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New Directions for Business School Corporate Finance

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Scholarly appreciation of business and management needs to react quickly to changes in the commercial environment. The pace of change has been particularly rapid in financial markets and institutions, creating the need for a shakeup in business school corporate finance teaching. Business school students should investigate financial instability fully, rather than treating it as a marginal problem, and they should debate the causes of the financial crisis. Currently, textbooks on corporate finance ignore the problem. The global nature of money needs to emphasised, and the problems this poses for regulators explored. Money fulfils the role of 'means of exchange' and 'store of value,' but the rapidly emerging global investor is more concerned with the later than the former.

Finance scholarship must not get too specialised and technical. Financial knowledge should be accessible to all managers and knowledge workers because they are decisions makers. Finance must not be an isolated technical specialism for maths and computer geeks. Equally, finance should not detach from accounting because investors providing finance for businesses need accounting information to monitor profits. Investors are not the only people that need accounting, managers do as well, but they are the most powerful and important users of accounting. Statistics and econometrics are rigorous and power full tools, but they can be enhanced by introducing a qualitative dimension, e.g., corporate governance, business ethics, fraud etc.

We need to understand the role finance plays in society and the links between politics and finance. Governments have had to step in to rescue the financial system and we need to understand why. In short, corporate finance must be more global, commercial and political and debate the problems of finance. The boundaries of the subject need to be expanded to incorporate a more macro-economic and sociological perspective.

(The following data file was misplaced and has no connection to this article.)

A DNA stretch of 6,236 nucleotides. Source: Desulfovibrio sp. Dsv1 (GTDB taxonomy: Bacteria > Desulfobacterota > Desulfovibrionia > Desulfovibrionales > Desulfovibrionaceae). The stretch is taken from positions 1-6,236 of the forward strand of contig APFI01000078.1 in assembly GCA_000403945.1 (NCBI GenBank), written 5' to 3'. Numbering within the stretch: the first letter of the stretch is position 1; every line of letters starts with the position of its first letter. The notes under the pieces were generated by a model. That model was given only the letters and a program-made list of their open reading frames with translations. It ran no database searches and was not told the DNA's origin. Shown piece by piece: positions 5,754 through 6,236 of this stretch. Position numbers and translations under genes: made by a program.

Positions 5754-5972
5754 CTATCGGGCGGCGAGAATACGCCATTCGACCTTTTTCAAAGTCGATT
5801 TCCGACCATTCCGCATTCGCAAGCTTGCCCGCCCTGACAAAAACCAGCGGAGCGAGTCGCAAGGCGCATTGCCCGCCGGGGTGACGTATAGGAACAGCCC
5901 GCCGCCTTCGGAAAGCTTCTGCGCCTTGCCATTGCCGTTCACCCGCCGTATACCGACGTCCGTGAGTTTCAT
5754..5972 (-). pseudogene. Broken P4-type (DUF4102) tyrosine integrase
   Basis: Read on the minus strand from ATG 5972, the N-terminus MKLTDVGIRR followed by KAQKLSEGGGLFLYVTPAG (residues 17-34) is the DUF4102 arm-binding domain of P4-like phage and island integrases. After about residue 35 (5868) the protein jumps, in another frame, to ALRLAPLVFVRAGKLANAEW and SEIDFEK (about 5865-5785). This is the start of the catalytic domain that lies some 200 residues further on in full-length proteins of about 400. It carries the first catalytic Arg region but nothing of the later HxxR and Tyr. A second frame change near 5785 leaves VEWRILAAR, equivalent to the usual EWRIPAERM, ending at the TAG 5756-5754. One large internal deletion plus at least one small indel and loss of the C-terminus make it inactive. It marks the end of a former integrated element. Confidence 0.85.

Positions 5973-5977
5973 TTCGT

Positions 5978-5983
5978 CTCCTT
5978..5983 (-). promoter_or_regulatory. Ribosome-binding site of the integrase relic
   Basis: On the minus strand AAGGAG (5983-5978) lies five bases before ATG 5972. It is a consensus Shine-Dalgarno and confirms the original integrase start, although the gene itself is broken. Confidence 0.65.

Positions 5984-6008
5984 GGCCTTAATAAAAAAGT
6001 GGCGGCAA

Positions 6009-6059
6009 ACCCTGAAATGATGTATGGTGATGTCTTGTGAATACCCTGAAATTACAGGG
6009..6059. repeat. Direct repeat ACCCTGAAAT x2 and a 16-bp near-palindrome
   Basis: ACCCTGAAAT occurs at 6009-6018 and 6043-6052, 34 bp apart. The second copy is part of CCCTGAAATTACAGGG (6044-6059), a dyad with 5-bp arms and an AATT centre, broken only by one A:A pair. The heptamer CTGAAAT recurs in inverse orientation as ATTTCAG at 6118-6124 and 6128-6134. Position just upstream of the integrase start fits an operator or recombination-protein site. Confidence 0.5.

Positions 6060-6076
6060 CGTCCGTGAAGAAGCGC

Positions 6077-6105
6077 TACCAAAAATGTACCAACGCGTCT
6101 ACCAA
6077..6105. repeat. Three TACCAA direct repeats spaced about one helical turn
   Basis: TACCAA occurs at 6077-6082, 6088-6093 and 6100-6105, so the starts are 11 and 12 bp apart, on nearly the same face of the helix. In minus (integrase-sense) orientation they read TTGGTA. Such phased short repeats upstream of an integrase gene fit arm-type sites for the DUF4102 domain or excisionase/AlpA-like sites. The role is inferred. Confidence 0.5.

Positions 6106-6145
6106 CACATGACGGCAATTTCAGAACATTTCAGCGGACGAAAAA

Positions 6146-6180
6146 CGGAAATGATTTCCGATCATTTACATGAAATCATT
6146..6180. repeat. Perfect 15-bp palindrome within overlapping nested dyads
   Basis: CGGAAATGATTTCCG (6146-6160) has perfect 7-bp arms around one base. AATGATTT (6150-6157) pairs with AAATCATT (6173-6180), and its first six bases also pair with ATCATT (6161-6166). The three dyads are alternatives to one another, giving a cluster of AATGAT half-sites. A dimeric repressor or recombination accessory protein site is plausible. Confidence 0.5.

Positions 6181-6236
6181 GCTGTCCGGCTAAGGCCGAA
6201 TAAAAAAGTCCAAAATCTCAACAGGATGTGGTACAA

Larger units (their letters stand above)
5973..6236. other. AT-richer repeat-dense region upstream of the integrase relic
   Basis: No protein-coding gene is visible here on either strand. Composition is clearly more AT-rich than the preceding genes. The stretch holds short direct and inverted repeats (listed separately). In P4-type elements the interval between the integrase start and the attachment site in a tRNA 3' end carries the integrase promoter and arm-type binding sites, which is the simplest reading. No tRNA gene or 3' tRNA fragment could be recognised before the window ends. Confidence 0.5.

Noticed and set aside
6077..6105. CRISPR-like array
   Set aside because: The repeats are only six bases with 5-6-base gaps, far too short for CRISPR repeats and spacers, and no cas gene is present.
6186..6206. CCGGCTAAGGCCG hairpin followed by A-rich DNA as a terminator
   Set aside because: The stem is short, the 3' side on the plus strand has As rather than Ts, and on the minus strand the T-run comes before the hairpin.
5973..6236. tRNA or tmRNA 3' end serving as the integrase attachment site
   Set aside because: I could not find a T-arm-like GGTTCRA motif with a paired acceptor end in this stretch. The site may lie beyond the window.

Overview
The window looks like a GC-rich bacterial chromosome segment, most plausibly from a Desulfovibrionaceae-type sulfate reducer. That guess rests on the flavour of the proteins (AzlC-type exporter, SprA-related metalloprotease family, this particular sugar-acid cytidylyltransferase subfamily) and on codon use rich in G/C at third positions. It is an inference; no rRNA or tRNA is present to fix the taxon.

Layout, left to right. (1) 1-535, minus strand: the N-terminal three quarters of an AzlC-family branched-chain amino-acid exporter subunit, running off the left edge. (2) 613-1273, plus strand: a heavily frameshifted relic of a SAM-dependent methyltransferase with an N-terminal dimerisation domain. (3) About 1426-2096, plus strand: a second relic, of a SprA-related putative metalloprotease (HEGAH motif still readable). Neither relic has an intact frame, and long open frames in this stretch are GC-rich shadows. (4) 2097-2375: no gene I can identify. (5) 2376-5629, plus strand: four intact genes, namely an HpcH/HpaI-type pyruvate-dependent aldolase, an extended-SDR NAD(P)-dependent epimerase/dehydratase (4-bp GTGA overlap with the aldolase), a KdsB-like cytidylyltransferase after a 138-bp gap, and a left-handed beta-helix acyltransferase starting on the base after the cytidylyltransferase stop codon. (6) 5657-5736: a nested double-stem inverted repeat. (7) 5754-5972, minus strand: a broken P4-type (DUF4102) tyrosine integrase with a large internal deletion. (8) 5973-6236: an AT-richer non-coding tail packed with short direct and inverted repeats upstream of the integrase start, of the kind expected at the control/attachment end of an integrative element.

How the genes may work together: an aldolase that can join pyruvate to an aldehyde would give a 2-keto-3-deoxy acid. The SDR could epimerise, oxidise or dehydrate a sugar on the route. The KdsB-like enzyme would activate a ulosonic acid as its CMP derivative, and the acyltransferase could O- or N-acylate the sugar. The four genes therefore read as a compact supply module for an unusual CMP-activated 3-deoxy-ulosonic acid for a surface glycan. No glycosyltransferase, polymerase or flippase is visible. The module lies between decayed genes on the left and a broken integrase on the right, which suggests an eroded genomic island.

What is the best way of achieving this? Keynes' ideas were gradually assimilated back into the mainstream and did not break decisively with the neo-classical economics. He adopted Irving Fisher's idea of the 'time value of money' which has become the foundation of modern finance theory. In financial matters, Keynes is a conservative rather than a radical.

The political economy approach is inherently global, political and commercial, providing a good foundation for developing corporate finance. It represents a radical break from the economic mainstream and provides a basis for challenging ideas like 'time value of money' (TVM). The key point in political economy of finance is seeing investors as a group, rather than individuals, and interpreting the financial services industry as a tight knit cluster of activities that serve investors and monitor managers.

Political economy has a stronger grip on value than modern economics because company costs and profits are part of the value process. The economists' approach to value is restricted to the consumers' subjective appreciation, ignoring the company perspective. Commodities are produced before being consumed, and the company's primary motivation is profit. The value of every commodity is a balance between the consumers' perceptions and the company's profit.

The fact that economists treat value as a subjective consumer concept weakens their theories of business and finance. The TVM, for example, may work as a consumer concept, but its applicability to business decision making will be limited. The economists' concept of the 'cost of capital' is also a weak one. Capital is not a cost, as any accountant will testify. The idea that dividends are a cost is an absurdity. The political economy perspective uses the 'circuit of capital' model (Accounting for Business Studies, Elsevier 2003) to understand the businesses process. This reveals that the length of the 'working capital cycle' and the 'working capital' ratio are key indicators of risk. The economists' approach to risk is based on the standard deviation of share price, but this measure is detached from the business process. Again, the economists' theory of finance is not a business theory but an artificially restricted consumer one.

The problems of finance are among the biggest problems of our time and political economy provides a framework that is big enough and broad enough to put the problem in a logical framework. This is the way forward for business school corporate finance.